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Carson Reeling and I recently published a paper describing a new method to measure the value of outdoor recreation areas to visitors. The method works off a model that identifies trip patterns using aggregate data, such as visitor counts and census populations. This contrasts with traditional approaches that use individual trip information collected via surveys, which tend to be costly and time-consuming. Either way, it is this trip information (and the cost thereof) that conveys the value of recreation experiences.

The paper shows the proposed and traditional approaches produce similar estimates in a couple of applications with real-world data. One of these applications compares publicly available hunting data, available here, to individual trips numbering in the 100,000s (which is proprietary data from the Indiana DNR). While there are some differences, there are more similarities, and we find the our proposed approach produces even more similar results when we account for the fact that the residential location of hunters is more rural than the (census) population as a whole. So, overall, this suggests the method provides a practical, cost-effective and accessible alternative to measuring the economic value of recreation sites.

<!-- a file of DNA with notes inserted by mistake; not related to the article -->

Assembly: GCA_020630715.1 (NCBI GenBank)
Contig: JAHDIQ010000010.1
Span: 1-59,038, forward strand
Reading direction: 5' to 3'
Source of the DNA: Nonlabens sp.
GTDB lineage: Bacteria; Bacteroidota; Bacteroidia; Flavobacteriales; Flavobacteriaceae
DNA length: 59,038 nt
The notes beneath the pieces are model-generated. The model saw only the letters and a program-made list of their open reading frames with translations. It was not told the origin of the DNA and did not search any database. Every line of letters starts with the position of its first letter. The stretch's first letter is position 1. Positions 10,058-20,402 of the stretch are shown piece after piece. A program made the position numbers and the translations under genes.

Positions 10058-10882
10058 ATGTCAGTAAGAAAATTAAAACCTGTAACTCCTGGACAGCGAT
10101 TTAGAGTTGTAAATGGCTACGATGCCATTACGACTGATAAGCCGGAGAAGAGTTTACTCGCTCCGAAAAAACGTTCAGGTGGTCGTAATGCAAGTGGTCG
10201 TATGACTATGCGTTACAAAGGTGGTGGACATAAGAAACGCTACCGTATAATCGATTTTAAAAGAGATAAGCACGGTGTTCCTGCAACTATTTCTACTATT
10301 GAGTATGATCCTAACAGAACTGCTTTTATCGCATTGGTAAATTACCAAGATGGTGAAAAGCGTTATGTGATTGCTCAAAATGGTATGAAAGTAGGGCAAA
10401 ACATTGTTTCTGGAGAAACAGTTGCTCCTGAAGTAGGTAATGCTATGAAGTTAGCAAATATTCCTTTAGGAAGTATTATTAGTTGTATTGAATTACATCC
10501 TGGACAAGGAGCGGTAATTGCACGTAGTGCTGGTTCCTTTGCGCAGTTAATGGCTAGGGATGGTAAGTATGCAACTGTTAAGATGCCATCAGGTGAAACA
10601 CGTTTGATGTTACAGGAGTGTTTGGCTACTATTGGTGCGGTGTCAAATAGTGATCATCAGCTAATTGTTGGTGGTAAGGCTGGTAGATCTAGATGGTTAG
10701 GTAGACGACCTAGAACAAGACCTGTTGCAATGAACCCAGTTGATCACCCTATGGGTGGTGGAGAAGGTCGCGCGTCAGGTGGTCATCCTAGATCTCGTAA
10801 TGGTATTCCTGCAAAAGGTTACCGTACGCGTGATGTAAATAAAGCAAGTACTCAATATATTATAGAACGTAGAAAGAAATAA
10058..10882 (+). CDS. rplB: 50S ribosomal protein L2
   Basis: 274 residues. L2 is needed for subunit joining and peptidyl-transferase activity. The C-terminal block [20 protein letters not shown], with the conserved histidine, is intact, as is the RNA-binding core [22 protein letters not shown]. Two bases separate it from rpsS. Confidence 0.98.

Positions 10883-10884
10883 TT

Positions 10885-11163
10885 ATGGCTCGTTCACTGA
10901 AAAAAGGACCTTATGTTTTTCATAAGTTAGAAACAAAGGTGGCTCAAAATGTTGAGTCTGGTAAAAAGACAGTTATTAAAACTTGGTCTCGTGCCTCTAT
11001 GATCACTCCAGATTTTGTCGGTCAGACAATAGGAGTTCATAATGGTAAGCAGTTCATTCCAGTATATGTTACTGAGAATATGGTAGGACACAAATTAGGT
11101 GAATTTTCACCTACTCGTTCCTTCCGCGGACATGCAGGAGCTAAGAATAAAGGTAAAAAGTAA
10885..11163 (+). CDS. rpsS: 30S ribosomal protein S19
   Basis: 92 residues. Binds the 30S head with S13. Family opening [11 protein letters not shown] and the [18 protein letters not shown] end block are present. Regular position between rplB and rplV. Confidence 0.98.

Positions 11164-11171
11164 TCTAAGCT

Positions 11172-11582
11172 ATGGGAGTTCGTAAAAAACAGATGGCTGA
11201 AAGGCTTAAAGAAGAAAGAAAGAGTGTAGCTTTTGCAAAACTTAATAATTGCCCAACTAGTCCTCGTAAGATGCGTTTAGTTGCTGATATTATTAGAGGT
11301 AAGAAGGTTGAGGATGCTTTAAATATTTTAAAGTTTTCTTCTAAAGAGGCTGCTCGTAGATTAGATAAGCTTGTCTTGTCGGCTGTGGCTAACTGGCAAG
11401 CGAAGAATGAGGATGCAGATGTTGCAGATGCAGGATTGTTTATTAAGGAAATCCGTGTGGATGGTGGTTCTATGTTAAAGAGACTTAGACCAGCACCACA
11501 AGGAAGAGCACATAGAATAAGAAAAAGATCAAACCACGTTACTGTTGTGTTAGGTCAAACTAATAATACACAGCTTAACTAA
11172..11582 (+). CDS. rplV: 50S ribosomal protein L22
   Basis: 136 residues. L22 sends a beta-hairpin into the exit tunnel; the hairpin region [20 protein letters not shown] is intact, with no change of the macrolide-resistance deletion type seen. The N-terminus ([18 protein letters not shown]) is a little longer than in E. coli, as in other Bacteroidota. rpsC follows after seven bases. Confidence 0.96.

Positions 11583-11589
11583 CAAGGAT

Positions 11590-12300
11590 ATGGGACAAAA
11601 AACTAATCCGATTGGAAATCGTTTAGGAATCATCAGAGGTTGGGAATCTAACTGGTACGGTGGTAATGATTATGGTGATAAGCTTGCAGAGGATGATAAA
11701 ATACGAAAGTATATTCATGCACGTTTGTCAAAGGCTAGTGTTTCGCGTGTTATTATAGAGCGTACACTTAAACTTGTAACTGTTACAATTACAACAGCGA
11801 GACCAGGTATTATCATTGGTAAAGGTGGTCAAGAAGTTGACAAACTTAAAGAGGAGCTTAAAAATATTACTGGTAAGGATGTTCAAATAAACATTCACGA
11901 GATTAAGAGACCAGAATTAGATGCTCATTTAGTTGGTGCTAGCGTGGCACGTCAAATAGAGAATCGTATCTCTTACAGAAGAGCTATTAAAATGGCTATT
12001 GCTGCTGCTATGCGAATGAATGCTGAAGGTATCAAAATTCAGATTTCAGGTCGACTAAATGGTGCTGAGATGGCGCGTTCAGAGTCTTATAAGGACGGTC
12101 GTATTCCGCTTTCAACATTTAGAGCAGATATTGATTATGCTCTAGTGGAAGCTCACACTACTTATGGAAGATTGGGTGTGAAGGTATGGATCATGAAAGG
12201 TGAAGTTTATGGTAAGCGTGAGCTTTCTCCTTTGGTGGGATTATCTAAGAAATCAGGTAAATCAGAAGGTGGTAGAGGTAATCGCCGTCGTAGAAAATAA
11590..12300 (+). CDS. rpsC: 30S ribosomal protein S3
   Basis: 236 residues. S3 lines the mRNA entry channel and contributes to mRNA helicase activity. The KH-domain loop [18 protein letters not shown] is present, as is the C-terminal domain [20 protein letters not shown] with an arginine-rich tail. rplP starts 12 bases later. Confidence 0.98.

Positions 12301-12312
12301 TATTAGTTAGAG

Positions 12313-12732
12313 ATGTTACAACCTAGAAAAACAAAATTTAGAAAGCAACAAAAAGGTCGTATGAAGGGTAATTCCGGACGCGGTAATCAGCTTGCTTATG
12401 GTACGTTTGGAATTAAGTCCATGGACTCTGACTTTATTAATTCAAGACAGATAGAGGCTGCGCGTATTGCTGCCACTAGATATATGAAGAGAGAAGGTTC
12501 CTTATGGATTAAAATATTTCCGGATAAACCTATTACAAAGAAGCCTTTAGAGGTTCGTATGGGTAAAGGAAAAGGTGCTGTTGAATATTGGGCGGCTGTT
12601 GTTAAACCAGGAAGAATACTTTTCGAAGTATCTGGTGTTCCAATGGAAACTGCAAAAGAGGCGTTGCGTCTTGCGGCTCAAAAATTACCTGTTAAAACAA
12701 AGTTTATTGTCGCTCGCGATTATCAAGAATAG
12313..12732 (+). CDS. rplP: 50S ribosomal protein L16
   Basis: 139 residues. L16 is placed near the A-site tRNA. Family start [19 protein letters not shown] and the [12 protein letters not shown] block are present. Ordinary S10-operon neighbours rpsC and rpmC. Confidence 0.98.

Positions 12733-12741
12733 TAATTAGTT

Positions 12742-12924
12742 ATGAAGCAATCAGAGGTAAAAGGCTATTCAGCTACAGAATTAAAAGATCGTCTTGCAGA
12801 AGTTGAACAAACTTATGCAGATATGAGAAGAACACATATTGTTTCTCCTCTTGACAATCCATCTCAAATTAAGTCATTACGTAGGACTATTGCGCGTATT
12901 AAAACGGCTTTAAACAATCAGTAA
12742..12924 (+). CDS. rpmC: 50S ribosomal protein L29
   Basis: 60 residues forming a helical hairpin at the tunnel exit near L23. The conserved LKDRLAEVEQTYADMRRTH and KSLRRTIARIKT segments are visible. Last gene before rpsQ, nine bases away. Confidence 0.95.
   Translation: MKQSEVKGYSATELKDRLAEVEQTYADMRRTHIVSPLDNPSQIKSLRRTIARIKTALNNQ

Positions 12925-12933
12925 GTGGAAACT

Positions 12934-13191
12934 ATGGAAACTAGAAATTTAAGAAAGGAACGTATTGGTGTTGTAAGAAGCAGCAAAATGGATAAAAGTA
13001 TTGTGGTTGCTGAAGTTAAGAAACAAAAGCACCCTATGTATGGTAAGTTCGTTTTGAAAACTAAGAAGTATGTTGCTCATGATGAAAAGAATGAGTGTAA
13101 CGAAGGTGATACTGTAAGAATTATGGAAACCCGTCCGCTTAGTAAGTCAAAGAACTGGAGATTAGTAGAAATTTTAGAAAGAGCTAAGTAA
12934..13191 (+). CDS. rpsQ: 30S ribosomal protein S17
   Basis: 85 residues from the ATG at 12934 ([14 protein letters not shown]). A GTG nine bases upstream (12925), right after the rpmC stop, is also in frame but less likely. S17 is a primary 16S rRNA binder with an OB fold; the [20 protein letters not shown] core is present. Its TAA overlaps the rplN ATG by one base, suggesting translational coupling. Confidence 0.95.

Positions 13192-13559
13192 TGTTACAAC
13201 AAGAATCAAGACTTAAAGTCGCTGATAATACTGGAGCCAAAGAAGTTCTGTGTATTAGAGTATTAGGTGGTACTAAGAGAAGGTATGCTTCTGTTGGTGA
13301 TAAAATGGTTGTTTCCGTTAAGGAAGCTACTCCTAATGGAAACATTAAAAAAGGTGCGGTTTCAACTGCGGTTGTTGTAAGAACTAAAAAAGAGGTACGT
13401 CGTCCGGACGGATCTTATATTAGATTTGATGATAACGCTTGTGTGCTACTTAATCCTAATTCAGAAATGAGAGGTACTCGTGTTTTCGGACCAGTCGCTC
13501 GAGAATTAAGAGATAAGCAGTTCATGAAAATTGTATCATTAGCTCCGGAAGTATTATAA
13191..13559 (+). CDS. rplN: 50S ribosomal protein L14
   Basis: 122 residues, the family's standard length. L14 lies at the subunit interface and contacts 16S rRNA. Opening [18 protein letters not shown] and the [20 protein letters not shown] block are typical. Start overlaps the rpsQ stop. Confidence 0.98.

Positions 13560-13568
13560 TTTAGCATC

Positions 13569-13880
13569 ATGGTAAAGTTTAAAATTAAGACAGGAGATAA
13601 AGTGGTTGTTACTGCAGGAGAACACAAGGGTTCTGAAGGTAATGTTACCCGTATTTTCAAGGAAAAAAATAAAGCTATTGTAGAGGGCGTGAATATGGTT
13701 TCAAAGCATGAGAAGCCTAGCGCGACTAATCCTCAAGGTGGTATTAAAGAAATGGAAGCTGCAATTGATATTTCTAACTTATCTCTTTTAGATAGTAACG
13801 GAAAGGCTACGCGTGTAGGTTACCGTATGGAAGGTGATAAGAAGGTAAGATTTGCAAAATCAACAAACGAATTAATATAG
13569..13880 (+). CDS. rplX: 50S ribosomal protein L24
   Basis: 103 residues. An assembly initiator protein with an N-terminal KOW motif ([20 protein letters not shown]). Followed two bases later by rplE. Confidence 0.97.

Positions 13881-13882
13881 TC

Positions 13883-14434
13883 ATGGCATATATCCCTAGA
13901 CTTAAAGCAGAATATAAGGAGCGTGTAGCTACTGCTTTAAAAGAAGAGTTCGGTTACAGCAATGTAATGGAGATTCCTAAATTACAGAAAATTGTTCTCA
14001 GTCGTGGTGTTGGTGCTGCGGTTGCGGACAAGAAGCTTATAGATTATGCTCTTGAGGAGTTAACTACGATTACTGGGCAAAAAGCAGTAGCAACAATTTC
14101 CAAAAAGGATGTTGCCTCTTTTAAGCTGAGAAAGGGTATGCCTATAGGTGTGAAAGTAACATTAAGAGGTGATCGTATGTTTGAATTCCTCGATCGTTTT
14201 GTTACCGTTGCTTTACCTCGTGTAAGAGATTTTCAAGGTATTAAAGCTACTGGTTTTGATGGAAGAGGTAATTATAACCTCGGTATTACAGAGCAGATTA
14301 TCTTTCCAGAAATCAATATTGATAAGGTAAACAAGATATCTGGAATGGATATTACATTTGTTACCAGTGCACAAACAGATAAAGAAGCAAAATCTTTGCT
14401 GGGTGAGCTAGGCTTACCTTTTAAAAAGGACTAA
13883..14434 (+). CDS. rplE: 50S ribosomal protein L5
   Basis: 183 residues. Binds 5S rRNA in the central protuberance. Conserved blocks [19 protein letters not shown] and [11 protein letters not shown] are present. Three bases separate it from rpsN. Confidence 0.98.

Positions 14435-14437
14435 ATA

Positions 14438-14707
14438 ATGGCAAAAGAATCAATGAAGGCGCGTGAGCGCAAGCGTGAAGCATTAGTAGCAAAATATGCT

Our work builds on a large amount of earlier research. The travel cost method originated in a letter written to the U.S. National Park Service by Harold Hotelling in 1947. This letter described measuring the economic value of a visit in a linear demand framework using data on travel costs and per capita visitation rates from concentric zones around a park. Over time, economists and other researchers moved away from this simple design toward more utility-theoretic methods. One thing I liked about this project is learning how to use utility theory to infer individual from aggregate behavior (although this paper is far from the first to do that; see here).

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